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Author: Linwood Barclay

Title: Never Look Away

Publisher: Orion

Hardback: 415 pages

ISBN: 978-0-7528-9743-1

Price: £18.99

Publication Date: 02/09/2010


Never look away. If there’s a maxim that applies to both reader and characters in Linwood Barclay’s latest novel, then this is certainly it. Stop paying attention, even for a moment, and you’re apt to miss something. For the book, much like Barclay’s previous outings, is awash with twists and labyrinthine sub-plots. Indeed, I would go so far as to say that the roller-coasters in the Prologue form a perfect motif for what the reader can expect from the pages that follow.

The story revolves around the Harwood family – David, Jan and four-year-old Ethan – whose quiet existence is torn asunder one fateful day whilst visiting the local amusement park. In a moment of inattention, Ethan’s stroller disappears and David and Jan separate in a panic as they search for their son. Discovering Ethan safe and asleep, blissfully unaware of his apparent kidnapping, David is initially relieved until he realises that Jan appears to have vanished. Only a few pages into the story and already Barclay has thrown in the first twist, leading the reader to believe one story is developing before confounding their expectations.

Terrified that Jan – who has been depressed and suicidal – may be about to take her life, David contacts the police. But the investigation soon reveals that there is no record of Jan entering the park, and that no-one else can corroborate David’s claims that his wife was having mental problems. As the evidence against him begins to pile up, a seed of doubt takes root in the reader’s mind and I found myself re-reading and questioning all that David had previously narrated. Has he been lying to us? Is he lying to the police?

In the creation of such a fallible and un-heroic lead [David is the very antithesis of the tough, brawny thriller-hero stereotype], Barclay has made a bold choice, but one which ultimately becomes a major strength of the novel. A small-town journalist who has never realised his potential, David is diligent, unassuming and possesses a sense of humour that tends towards the sarcastic [he does at times seem very British!]. Very much an everyman figure, we, the readers, can see ourselves in him and thus feel empathy for his situation and his ineffectual attempts to investigate Jan’s disappearance.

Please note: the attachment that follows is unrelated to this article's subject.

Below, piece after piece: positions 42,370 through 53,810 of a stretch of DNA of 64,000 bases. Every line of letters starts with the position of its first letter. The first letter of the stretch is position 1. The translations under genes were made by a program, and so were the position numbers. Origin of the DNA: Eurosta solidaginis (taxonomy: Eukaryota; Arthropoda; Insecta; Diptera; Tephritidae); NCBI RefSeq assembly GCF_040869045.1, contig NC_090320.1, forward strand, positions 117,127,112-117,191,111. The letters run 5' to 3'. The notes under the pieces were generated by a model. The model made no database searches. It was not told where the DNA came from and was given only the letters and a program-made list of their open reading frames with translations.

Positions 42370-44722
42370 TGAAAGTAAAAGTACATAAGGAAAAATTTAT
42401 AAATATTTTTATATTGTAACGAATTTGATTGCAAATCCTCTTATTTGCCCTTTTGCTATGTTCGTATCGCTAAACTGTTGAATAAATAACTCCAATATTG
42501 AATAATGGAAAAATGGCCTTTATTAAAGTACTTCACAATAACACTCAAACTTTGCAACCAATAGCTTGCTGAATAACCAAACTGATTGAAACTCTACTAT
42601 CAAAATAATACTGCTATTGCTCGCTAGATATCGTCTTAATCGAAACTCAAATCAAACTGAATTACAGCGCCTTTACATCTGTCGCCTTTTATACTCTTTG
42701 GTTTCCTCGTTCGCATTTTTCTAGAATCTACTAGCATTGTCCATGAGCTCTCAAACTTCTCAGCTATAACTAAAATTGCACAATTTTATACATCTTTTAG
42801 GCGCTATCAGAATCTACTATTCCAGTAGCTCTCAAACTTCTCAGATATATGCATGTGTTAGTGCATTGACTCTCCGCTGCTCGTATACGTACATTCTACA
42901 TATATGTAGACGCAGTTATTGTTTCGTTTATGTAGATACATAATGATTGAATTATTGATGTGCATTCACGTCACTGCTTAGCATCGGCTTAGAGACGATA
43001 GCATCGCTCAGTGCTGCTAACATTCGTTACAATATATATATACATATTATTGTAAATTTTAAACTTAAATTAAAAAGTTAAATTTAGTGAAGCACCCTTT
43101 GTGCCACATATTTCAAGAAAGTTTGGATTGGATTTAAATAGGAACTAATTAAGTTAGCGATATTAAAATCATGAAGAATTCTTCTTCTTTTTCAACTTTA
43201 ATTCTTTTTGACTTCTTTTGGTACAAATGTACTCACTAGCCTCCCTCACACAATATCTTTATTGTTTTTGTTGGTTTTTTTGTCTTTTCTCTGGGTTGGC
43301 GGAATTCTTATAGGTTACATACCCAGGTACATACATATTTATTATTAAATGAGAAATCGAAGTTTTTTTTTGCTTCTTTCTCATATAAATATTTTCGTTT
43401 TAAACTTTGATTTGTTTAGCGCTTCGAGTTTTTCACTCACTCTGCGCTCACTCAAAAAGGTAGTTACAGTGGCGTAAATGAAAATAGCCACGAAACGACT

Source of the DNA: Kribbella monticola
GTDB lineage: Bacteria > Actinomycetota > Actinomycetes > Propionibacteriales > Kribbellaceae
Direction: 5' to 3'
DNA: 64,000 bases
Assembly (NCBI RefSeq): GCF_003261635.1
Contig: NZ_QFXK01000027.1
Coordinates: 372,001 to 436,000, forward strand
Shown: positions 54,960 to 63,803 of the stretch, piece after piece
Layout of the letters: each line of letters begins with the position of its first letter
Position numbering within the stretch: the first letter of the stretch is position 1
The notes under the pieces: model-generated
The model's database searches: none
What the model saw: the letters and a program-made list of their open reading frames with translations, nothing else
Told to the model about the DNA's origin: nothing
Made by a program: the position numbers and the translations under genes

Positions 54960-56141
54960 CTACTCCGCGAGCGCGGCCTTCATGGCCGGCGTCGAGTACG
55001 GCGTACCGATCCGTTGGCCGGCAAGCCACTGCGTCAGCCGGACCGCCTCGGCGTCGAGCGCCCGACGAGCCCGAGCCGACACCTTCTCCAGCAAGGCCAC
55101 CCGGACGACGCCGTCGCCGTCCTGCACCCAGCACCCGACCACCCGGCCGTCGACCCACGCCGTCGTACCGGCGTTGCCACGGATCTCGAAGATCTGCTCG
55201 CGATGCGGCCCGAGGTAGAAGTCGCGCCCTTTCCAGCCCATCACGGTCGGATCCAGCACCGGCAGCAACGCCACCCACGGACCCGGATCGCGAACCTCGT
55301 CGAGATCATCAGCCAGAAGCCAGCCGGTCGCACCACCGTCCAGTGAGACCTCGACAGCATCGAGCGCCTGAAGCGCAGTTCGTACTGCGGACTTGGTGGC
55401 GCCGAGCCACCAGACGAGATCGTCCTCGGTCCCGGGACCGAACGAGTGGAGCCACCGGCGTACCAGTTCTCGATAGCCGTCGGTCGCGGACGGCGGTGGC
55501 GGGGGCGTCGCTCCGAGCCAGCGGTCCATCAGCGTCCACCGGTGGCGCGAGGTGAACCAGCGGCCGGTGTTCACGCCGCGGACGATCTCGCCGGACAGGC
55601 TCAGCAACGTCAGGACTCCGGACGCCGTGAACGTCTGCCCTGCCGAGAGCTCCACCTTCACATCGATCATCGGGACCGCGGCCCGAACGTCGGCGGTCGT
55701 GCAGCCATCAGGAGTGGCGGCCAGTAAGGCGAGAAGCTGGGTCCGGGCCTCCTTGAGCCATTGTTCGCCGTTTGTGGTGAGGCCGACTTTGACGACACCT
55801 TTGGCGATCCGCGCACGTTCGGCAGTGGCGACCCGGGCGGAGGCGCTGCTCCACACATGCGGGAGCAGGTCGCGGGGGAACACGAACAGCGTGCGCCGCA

I must admit that I did guess the major twist of the novel quite early on. However, this can be attributed in large part to luck and the fact that I had  recently watched a film whose grand conceit is very similar to Never Look Away’s biggest revelation [the film shall remain nameless to avoid spoiling the book for anyone]. That being said, there are so many red herrings, and Barclay is so adept at pulling the rug from under the reader, that I spent most of the novel doubting my prediction!

From its opening pages onwards, Never Look Away moves at breakneck pace towards its tumultuous conclusion. The very final twist aside [it was the only one that felt slightly unconvincing and throwaway], this is another rip-roaring thriller from an author undoubtedly at the top of his game. Filled with its tangled web of duplicity, corruption, murder and greed, this is an unpredictable and unputdownable read.

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